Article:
Tuesday, March 17, 2009

Censorship in Oz - Now links are banned too

Remarkable news from the Sydney Morning Herald:
The Australian communications regulator says it will fine people who hyperlink to sites on its blacklist...

The move by the Australian Communications and Media Authority comes after it threatened the host of online broadband discussion forum Whirlpool last week with a $11,000-a-day fine over a link published in its forum to another page blacklisted by ACMA - an anti-abortion website.
The irony here is that the anti-abortion website was referred to ACMA by an anti-censorship campaigner seeking to demonstrate that the blacklist would be used to censor legitimate political speech. Once he succeeded in this aim, it seems that ACMA became embarrassed by their own actions and are now trying to prevent Australians from viewing the page and deciding for themselves whether ACMA's decisions can be trusted.

Electronic Frontiers Australia has more.

In the meantime, here's the ACMA response which they're now trying to censor:
Subject: Complaint Reference: 2009000009/ ACMA-691604278
Date: Wed, 21 Jan 2009 15:45:00 +1100
From: online@acma.gov.au
Complaint Reference: 2009000009/ ACMA-691604278
I refer to the complaint that you lodged with the Australian Communications and Media Authority (ACMA) on 5th January 2009 about certain content made available at:


Following investigation of your complaint, ACMA is satisfied that the internet content is hosted outside Australia, and that the content is prohibited or potential prohibited content.

The Internet Industry Association (IIA) has a code of practice (http://www.iia.net.au/index.php?option=com_content&task=view&id=415&Itemid=33) for Internet Service Providers (ISPs) which, among other things, set out arrangements for dealing with such content. In accordance with the code, ACMA has notified the above content to the makers of IIA approved filters, for their attention and appropriate action. The code requires ISPs to make available to customers an IIA approved filter.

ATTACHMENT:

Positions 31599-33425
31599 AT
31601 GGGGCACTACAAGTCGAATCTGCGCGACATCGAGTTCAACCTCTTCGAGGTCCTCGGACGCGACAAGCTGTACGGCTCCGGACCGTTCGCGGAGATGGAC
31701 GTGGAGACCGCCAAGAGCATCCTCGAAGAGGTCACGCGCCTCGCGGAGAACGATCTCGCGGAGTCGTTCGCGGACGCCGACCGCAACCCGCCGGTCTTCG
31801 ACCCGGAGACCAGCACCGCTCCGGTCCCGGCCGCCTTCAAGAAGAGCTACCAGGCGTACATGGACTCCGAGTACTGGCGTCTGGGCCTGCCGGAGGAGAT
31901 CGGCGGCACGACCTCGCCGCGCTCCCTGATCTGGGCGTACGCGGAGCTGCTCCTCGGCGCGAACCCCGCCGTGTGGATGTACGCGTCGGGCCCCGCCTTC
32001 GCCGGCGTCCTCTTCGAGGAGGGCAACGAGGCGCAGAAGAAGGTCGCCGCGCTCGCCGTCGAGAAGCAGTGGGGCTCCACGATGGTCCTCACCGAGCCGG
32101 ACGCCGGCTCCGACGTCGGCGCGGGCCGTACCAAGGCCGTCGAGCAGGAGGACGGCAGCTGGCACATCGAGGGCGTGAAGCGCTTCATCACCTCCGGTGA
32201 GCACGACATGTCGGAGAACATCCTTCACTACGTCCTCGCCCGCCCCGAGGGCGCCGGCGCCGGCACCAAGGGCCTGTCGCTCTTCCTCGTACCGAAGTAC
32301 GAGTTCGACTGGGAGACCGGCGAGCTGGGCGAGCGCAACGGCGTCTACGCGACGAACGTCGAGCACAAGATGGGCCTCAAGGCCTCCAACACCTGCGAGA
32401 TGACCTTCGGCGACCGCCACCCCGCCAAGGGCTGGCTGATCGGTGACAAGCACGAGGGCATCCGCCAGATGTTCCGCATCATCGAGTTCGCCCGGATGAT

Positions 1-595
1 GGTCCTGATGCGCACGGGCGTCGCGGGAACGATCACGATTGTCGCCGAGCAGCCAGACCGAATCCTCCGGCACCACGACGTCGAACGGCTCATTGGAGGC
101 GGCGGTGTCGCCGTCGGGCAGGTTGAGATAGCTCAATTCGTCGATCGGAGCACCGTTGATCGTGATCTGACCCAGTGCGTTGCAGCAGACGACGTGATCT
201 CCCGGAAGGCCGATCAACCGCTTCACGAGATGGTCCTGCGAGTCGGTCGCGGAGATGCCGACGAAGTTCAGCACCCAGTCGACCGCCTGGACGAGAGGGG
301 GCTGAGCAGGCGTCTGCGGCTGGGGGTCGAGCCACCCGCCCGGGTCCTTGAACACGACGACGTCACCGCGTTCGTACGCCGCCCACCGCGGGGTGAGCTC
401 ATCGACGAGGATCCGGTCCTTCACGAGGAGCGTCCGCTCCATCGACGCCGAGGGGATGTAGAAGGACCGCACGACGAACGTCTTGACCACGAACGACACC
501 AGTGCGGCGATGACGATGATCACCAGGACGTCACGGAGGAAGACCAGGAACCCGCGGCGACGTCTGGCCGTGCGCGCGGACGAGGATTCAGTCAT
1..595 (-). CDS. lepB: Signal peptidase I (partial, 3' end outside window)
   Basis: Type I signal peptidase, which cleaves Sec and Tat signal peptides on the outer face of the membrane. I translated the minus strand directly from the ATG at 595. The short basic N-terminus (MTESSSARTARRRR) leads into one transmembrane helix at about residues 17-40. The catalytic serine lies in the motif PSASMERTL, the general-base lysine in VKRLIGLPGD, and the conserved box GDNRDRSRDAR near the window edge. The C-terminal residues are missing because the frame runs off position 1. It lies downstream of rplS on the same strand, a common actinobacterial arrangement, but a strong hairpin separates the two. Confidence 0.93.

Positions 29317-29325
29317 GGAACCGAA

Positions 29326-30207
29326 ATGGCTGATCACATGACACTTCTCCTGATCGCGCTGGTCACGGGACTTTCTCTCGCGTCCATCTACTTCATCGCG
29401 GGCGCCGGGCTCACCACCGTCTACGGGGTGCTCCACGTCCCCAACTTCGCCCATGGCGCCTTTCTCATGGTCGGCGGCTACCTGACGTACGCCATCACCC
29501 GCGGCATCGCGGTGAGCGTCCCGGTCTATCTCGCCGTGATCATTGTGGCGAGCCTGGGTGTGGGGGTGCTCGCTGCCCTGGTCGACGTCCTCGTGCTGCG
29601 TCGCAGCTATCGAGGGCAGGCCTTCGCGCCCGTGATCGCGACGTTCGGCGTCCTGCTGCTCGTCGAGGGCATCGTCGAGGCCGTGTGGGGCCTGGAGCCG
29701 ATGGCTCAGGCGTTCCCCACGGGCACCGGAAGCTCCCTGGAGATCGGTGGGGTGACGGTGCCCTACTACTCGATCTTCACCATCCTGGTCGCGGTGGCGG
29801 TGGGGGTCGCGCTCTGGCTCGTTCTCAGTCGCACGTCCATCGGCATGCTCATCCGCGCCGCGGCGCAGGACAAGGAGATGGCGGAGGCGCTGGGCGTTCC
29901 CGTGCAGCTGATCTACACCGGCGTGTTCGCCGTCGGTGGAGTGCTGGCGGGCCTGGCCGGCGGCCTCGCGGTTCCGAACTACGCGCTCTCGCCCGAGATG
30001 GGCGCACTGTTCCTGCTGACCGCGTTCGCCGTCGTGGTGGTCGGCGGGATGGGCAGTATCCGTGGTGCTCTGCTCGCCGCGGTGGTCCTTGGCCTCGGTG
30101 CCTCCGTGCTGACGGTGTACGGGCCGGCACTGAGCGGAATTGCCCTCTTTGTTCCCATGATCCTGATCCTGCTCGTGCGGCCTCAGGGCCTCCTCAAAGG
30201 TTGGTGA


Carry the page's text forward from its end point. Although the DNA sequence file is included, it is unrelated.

Information about ACMA’s role in regulating online content (including internet and mobile content), including what is prohibited or potentially prohibited content is available at ACMA’s website at www.acma.gov.au/hotline

Thank you for bringing this matter to ACMA’s attention.
One point stands out about this response. Similar to the Wikipedia debacle in the UK, material is being blacklisted on the basis that it is "potentially" prohibited - that is to say, ACMA is taking a guess as to what the actual censorship body - the Classification Board - might do if asked to decide on the material.

That link contains photos of aborted foetuses. Gruesome? Certainly. But legitimate political speech seeking to demonstrate what the site argues is the "reality" of abortion? Without a shadow of a doubt - making it remarkable that it should be banned to Australian viewers based on nothing more than a hunch as to what a censorship body might think.

1 comment:

  1. Is this the start of Freedom of speech on the internet being closed down.